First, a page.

Published on Medium.
Just a month following the devastation brought by Hurricane Irma and Maria in the Caribbean, affecting millions of people, the small Caribbean islands are left with no choice but to build back better and stronger as frequency of storms is turning into the ‘new normal’. This has been a particularly active hurricane season with a record of 10 consecutive storms growing to hurricane strength.
As the Caribbean delegations met with international partners during the World Bank Group- IMF Annual Meetings earlier this month, one of the main messages was that disasters like these can be a turning point to build more resilience and plan for a more sustainable future. Grenada Prime Minister Mitchell recalled how Grenada was determined to build back better after Hurricane Ivan in 2004. “Where there is a crisis, let’s not make it go to waste”, he said.
Every year, natural disasters trap some 26 million people in extreme poverty around the world. © World Bank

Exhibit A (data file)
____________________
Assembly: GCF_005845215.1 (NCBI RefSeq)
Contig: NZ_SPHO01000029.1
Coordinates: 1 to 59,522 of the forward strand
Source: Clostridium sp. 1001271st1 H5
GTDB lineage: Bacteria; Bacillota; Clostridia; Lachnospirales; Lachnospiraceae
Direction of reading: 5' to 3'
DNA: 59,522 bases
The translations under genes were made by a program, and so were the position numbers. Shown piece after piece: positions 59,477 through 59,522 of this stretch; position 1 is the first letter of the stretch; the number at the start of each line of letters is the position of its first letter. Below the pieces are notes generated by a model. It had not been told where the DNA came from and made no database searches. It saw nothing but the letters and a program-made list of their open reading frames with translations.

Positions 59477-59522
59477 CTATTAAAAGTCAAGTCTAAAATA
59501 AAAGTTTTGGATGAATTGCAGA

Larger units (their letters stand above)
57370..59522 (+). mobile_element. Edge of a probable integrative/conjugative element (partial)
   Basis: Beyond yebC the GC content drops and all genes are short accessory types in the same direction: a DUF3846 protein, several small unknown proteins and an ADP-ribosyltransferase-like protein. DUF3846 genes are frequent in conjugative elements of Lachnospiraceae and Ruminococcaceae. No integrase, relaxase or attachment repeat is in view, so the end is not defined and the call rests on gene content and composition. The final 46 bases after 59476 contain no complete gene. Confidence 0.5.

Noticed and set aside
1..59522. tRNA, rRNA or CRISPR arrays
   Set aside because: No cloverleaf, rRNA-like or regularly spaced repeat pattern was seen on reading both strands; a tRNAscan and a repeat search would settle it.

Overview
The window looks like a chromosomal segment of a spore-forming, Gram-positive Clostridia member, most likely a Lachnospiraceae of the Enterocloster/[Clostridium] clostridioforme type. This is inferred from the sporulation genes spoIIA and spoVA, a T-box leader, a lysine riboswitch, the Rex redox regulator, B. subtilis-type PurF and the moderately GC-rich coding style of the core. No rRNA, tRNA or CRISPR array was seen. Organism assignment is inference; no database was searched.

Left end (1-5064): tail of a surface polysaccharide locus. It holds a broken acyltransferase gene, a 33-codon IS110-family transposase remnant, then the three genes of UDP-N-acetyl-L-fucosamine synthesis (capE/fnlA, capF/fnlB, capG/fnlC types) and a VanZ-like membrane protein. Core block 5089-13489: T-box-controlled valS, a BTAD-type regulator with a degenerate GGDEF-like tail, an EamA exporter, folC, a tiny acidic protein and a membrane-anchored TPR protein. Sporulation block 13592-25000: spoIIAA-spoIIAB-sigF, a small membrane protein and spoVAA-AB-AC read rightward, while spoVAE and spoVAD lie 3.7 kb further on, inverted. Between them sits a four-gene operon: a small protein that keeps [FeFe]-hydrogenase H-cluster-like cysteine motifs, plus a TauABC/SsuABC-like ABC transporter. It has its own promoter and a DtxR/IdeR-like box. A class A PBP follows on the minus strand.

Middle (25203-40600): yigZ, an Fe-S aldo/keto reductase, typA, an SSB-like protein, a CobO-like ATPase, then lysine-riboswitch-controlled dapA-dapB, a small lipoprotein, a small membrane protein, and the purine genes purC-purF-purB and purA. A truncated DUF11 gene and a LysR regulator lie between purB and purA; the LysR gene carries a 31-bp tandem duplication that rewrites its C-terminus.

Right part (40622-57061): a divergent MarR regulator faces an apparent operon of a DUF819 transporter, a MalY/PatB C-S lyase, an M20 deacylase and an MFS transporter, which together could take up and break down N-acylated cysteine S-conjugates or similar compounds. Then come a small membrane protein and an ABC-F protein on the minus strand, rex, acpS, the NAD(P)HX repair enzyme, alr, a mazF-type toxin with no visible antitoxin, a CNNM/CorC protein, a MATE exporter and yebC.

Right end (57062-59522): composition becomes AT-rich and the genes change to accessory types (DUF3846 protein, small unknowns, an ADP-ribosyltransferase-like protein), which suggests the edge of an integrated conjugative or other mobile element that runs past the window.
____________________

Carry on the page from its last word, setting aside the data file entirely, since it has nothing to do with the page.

Every year, natural disasters trap some 26 million people in extreme poverty around the world. In the Caribbean, eight countries experienced a disaster event with an economic impact of over 50 percent of their annual GDP since 1980. The main difference for such small islands is that the entire country can be impacted, with every single inhabitant affected by the storm.
Early estimates of damages after Hurricane Irma point to about 15 percent of GDP for Antigua and Barbuda, where more than 90 percent of the infrastructure in Barbuda has been damaged and most of the electricity and telecom network need to be rehabilitated. In Dominica, the damage assessment is ongoing, but losses are estimated to exceed US$1 billion or 200 percent of GDP losses following Hurricane Maria.
So, what will it take for the small island states of the Caribbean to become more resilient and sustainable following the recent hurricanes?
Dominica Prime Minister Roosevelt Skerrit shared his vision of how his country can become the first climate resilient nation in the world: